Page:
DEATH BY FINE TUNNING
J. Morphol. Sci., vol.23, n1, p.0, 2006
Since the first evidence that physiological cell death is a normal feature of cell life, there has been considerable effort in trying to define the mechanisms, regulation and morphology of cell death events. In nearly four decades of investigation, several types of cell death have been described in a wide range of organisms and cells, and this has led to great deal of confusion regarding the morphology and regulation of these processes. Historically, cell death has been characterized as physiological or accidental (necrosis). However, in the past five years, several attempts have been made to define the types of cell death based on mechanistic and morphological criteria. Currently, at least three types of cell death apoptosis, autophagy and necrosis are recognized and share some mechanisms in common. Thus, cell death is more than simply being a caspase-mediated phenomenon. The aim of this review is to discuss recent findings on how cells choose to die in different biological contexts, and to consider the morphological changes associated with each cell type of cell death.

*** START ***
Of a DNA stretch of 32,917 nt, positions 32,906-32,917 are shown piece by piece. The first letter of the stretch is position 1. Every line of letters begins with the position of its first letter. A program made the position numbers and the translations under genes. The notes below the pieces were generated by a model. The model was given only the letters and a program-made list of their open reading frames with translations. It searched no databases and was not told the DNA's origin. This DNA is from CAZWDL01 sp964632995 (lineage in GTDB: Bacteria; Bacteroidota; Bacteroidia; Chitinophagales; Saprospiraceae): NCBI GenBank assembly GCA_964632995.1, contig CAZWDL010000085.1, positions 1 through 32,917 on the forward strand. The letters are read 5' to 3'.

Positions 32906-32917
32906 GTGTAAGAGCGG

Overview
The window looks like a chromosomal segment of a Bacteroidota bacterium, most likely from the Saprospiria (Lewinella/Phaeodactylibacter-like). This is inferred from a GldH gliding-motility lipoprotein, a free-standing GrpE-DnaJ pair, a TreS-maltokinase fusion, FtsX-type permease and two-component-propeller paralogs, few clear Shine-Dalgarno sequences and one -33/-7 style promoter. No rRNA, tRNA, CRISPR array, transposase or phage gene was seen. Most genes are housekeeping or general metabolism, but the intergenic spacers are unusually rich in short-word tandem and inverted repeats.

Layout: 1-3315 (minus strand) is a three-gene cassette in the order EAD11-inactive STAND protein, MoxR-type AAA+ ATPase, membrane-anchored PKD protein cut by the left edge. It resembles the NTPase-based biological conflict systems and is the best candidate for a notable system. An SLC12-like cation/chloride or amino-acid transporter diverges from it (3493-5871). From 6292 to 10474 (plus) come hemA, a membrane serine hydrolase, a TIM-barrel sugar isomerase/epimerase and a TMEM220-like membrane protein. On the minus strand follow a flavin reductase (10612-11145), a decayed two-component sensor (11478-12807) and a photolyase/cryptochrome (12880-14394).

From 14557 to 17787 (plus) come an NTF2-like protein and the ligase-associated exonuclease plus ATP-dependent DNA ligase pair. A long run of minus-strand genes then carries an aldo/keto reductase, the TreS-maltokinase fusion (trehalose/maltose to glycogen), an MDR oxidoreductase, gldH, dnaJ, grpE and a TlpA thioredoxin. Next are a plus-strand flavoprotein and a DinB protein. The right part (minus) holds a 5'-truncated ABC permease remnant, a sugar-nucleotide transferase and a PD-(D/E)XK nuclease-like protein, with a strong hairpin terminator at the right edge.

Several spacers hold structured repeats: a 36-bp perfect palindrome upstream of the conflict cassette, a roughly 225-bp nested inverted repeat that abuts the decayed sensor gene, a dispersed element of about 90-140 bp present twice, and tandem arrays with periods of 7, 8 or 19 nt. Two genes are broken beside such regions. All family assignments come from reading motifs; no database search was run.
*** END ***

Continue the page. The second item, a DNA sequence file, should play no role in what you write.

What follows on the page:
Apoptosis, autophagy, necrosis, programmed cell death, programmed necrosis